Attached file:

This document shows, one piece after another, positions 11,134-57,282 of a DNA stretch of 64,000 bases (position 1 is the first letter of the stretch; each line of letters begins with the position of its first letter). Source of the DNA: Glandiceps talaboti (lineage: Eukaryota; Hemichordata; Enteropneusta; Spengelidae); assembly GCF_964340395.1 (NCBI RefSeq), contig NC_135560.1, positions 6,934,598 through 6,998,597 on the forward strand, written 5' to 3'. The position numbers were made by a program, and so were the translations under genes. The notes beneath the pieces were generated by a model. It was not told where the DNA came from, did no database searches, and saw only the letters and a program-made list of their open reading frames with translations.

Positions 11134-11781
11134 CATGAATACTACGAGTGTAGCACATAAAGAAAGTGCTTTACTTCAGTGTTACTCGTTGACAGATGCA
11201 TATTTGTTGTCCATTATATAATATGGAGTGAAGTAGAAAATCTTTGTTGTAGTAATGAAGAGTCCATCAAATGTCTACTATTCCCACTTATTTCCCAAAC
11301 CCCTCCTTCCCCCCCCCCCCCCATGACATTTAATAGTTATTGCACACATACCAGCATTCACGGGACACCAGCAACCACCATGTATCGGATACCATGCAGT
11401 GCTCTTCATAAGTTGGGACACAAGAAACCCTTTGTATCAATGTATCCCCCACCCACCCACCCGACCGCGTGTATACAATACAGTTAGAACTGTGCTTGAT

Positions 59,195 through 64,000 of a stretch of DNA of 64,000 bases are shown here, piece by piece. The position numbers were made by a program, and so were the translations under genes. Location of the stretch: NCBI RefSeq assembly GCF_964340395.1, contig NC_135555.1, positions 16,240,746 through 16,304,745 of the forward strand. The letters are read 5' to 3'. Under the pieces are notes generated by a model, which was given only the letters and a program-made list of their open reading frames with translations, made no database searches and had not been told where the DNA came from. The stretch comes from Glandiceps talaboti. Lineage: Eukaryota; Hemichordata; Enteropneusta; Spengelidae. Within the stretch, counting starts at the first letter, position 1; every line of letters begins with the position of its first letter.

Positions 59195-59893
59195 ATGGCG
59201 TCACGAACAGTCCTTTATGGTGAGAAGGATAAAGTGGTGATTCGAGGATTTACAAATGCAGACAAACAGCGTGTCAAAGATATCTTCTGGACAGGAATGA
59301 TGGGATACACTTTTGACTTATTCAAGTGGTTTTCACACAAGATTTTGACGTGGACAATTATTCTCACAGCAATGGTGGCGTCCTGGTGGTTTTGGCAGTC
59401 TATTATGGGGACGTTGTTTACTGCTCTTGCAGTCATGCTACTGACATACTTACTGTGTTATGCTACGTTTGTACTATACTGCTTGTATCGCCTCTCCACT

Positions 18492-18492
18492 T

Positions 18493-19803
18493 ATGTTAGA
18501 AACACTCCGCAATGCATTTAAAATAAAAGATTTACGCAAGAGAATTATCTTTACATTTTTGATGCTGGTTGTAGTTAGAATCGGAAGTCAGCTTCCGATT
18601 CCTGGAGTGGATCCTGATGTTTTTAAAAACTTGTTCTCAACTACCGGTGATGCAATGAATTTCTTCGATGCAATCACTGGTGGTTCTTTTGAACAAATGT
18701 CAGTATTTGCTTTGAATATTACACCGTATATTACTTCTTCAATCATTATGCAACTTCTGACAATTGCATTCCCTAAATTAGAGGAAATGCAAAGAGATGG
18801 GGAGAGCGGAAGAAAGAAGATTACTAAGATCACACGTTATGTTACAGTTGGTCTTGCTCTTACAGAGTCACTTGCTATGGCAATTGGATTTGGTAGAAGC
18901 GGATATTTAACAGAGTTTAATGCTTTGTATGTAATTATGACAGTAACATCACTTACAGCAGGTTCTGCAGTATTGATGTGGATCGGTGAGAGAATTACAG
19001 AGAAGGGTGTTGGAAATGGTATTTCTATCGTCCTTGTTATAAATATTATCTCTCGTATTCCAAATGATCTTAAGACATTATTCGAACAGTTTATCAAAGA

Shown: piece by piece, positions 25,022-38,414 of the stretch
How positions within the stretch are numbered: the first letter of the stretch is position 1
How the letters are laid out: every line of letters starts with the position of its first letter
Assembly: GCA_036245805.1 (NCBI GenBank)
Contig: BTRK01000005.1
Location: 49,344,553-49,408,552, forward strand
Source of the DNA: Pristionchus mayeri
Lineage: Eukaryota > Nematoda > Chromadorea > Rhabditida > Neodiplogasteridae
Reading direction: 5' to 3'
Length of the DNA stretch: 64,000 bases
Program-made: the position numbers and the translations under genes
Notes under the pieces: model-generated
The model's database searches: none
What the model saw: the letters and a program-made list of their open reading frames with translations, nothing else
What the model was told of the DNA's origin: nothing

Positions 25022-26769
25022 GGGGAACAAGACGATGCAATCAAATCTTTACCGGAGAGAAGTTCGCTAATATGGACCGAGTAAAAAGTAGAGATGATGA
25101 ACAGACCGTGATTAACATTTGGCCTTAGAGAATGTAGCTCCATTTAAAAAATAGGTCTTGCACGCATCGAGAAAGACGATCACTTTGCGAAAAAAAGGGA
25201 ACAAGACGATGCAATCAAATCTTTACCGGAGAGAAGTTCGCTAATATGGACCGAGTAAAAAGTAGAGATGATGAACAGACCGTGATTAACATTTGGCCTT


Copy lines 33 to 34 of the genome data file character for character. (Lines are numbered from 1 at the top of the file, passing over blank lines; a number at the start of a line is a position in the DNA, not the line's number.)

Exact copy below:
Program-made: the position numbers and the translations under genes
Notes under the pieces: model-generated